Atleast 3000 former miners at the government owned mine – BCL have not relocated from the mining town of Selebi Phikwe expressing hope that the mine will one day reopen.
The Botswana Miners Workers (BMWU) has confirmed that of the 3 000 employees, around 1000 of the employees are still staying in the BCL houses.
The BCL mine was closed in October 2016 alongside Tati Copper mine which resulted in close to 6000 miners losing their jobs.
However, fifteen months after the closure, the former miners are still dissatisfied with the way the mine closure was handled by its sole shareholder ÔÇô the Botswana government.
BMWU confirmed this week that scores of former employees are still not paid their retrenchment packages and other benefits.
In an interview with the Sunday Standard on Friday, the Secretary General of Botswana Miners Workers (BMWU), Mbiganyi Ramokate could not hide his disappointment and said that BMWU and former BCL employees expected a lot from government concerning the plight of the retrenched former BCL employees who are now wallowing in abject poverty.
“This issue is long overdue and we expected a lot from government regarding the welfare of BCL former employees. Sadly the Permanent Secretary to the President did not bring anything much to the table and to be honest we are disappointed,” he said.
The disgruntlement follows a recent visit to Selebi Phikwe by the Permanent Secretary to the President Carter Morupisi.
Touching on issues that were discussed during the meeting with the PSP, he said on the 28th of August 2017 the Union had raised concerns and made demands that former BCL employees who were injured while working for BCL had been thrown to the gutter and had their needs had to be attended to. He said they had to be paid under medical compensation. He also said that it is sad to note that such employees cannot afford the opportunity work and feed their families.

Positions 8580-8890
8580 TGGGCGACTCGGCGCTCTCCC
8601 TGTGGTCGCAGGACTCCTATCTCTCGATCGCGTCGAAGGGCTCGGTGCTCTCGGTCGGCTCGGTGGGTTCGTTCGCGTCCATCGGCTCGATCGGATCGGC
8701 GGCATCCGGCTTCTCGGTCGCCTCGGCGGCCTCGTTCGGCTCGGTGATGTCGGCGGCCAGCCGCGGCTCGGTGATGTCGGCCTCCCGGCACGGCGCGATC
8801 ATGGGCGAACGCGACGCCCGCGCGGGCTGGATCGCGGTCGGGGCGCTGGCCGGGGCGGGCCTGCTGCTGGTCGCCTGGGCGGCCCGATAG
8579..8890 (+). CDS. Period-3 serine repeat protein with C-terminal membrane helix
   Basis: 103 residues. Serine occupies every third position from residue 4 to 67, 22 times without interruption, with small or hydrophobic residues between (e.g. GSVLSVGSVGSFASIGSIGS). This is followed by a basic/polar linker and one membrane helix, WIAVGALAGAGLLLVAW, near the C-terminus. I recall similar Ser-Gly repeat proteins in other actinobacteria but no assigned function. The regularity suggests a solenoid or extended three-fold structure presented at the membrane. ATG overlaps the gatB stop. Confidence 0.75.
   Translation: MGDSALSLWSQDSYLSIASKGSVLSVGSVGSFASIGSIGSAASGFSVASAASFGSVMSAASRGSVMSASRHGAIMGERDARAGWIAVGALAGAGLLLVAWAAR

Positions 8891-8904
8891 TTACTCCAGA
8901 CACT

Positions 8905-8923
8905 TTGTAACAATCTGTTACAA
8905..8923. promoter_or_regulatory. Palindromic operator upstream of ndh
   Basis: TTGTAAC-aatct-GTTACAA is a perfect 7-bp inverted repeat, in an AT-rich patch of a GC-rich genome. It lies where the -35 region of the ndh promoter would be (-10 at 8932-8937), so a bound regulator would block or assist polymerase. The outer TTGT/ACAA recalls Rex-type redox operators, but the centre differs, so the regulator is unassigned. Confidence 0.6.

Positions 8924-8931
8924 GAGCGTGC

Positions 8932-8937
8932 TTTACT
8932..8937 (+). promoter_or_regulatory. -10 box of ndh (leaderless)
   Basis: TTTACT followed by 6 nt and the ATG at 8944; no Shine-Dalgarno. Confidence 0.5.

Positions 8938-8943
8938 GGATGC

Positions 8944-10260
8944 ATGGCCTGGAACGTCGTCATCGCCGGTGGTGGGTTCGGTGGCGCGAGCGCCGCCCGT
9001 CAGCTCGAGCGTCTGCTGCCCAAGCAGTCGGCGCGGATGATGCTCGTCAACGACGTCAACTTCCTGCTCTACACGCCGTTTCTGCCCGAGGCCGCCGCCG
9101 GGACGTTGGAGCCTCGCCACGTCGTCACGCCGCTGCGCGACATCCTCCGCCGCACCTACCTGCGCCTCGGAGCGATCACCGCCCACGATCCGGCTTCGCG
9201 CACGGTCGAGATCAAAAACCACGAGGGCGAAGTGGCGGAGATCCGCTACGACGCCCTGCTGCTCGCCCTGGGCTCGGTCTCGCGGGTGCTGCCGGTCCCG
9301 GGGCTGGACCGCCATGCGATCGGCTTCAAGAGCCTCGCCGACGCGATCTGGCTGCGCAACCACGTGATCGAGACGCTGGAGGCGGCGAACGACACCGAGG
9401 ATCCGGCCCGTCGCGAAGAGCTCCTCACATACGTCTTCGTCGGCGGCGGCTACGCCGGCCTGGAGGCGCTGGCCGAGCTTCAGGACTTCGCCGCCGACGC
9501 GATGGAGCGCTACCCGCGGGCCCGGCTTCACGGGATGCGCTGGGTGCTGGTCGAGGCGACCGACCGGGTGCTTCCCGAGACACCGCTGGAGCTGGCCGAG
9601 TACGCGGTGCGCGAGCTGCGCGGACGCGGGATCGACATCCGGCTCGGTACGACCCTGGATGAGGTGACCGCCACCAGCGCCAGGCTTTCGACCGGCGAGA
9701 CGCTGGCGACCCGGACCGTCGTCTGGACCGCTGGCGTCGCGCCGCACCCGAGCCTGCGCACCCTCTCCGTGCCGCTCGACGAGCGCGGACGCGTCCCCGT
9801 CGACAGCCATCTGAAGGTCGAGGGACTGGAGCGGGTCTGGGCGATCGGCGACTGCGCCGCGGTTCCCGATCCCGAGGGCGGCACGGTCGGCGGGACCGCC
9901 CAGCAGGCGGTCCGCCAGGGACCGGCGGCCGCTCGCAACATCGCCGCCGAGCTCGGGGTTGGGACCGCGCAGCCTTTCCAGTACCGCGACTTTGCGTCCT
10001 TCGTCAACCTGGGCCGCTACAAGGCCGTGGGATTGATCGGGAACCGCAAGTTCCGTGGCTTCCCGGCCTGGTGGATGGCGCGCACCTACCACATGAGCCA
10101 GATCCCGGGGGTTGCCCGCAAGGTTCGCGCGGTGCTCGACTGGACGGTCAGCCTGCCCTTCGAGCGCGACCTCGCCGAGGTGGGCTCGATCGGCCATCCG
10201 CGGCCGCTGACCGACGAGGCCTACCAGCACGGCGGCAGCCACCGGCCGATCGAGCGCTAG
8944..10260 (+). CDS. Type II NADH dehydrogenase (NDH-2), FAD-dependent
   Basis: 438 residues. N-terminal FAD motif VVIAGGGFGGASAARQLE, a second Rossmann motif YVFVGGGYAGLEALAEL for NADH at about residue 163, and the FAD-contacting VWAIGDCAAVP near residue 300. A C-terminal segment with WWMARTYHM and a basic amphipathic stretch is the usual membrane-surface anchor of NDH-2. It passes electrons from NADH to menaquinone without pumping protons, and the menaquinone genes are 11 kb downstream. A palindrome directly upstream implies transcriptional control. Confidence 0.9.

“We had also pleaded with government for BCL employees who were retrenched to be given first priority whenever hiring is done in other mines,” he said.
Ramokate said in response the PSP said during last week meeting that those who were injured will now get health services at government hospitals and added that there is a government programme that would send them outside the country should the need arise for their health attention. However with retrenchment packages for employees, Ramokate said the PSP maintained that since the mine closed due to liquidation, the law does not provide that the employees be given retrenchment packages.
He said the PSP said government is still yet to consider what should be done to address the issue of compensation for former employees.
“We are clearly disappointed because we thought the government will give us a better answer 15 months after BCL was shut down. We really expected a better answer from the government but the visit by the PSP did not help the situation. If there is still no positive out-come we are left with no choice but take the government to court,” he emphasized.
He said what boggles and disappoints them is the fact that other employees who were retrenched at the Johannesburg Procurement Office which was owned by BCL were given their retirement packages which they consider not fair. He said the government should have taken necessary steps after its announcement to retrench and see how it would compensate workers their retrenchment packages.
“The same main shareholder who is government had since announced that it wanted to retrench. Now we do not understand why retrenched employees are not given the retrenchment packages,” Ramokate said.
He also said that it is also sad to note that some senior managers at BCL where paid three months notice while general BCL employees were not afforded the same. In conclusion he said the Permanent Secretary to the President did not say when he will be back again to bring them feedback on their grievances.